So you survived the school year lice-free? Consumer Reports says don’t let your guard down
over the summer. Camp and other summer-time activities can spread lice.
Consumer Reports’ Jeneen Interlandi says when it comes to getting rid of lice - skip the
chemical products. “The active ingredients in both Rid and Nix can cause painful side effects including itchy and inflamed skin, chemical burns and even difficulty breathing. What’s more - research suggest that lice are increasingly resistant to the chemicals in these products.”
Instead, Consumer Reports says physically combing out the bugs and their eggs is safer and actually more effective than chemical treatments.
Here’s how to do it …
Coat the hair and scalp with a conditioner.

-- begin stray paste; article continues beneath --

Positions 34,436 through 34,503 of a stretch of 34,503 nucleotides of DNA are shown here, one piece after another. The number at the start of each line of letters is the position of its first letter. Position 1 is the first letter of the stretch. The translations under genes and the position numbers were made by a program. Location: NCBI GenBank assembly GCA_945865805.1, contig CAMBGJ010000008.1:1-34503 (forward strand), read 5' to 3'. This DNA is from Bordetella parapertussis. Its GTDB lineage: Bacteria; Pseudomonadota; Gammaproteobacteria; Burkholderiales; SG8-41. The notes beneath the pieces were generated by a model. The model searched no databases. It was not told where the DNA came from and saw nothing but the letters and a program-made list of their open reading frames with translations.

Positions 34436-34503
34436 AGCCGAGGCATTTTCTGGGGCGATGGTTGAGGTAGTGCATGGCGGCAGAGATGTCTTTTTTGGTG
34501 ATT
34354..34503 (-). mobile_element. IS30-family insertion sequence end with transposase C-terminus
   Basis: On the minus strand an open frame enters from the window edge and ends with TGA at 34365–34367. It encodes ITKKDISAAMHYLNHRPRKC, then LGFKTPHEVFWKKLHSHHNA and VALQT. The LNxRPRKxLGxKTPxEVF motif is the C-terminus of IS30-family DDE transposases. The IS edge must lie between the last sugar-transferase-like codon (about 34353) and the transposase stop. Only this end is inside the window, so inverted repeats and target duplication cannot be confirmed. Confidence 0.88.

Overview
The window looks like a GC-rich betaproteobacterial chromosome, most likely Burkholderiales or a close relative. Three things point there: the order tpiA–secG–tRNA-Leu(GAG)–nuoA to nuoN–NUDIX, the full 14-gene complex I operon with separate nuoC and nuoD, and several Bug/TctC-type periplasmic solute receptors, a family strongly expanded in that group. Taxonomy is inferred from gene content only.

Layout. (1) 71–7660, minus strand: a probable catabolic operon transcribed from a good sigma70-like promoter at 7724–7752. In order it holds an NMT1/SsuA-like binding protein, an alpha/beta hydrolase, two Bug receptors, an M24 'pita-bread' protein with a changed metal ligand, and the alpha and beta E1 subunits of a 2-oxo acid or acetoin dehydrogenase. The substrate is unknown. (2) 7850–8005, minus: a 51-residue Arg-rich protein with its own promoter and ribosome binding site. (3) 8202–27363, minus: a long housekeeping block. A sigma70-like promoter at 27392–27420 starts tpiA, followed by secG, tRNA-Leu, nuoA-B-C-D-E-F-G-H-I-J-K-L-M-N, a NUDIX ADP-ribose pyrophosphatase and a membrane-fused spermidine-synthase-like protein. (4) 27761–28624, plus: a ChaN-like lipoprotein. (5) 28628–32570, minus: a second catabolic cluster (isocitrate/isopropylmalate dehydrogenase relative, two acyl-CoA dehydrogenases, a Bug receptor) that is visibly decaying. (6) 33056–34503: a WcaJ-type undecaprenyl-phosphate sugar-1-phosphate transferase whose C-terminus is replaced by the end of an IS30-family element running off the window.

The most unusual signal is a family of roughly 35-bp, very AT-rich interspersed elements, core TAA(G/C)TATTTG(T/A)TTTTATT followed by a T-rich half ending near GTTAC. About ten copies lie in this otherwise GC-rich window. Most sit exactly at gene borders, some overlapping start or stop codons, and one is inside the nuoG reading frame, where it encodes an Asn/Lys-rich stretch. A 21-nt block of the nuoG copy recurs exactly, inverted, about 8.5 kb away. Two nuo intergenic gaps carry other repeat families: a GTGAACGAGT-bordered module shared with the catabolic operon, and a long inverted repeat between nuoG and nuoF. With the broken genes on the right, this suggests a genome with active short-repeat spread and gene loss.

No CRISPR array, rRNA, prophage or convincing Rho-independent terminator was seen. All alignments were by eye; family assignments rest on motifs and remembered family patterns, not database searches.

With a wide tooth comb separate the hair into smaller sections.
Then run a metal nit comb through each smaller section.
Lice prefer to live and lay their eggs very close to the scalp so when you do your comb out that’s the area you want to focus on.
After you comb through wipe the comb onto a paper towel and look for lice. When you’re finished with the whole head wash the combs in very hot, soapy water and throw the used paper towels in a resealable plastic bag to throw away.
Continue the comb-outs every day until no more live lice are seen. Then, every few days for about a month.
"Lice can’t live off of your head for too long so you actually don’t have to go crazy with the housecleaning. What you want to do is just focus on the items that have come into direct contact with your child’s head over just the past few days."
Consumer Reports says to concentrate on cleaning the most important items:
Soak your combs and brushes in boiling water for five to ten minutes.
Bag up anything that can’t be washed like stuffed animals and pillows for two weeks.
And be sure to wash recently worn clothing and bedding and dry on high heat.
And finally - be sure to check and treat everyone in your family so you don’t keep passing it
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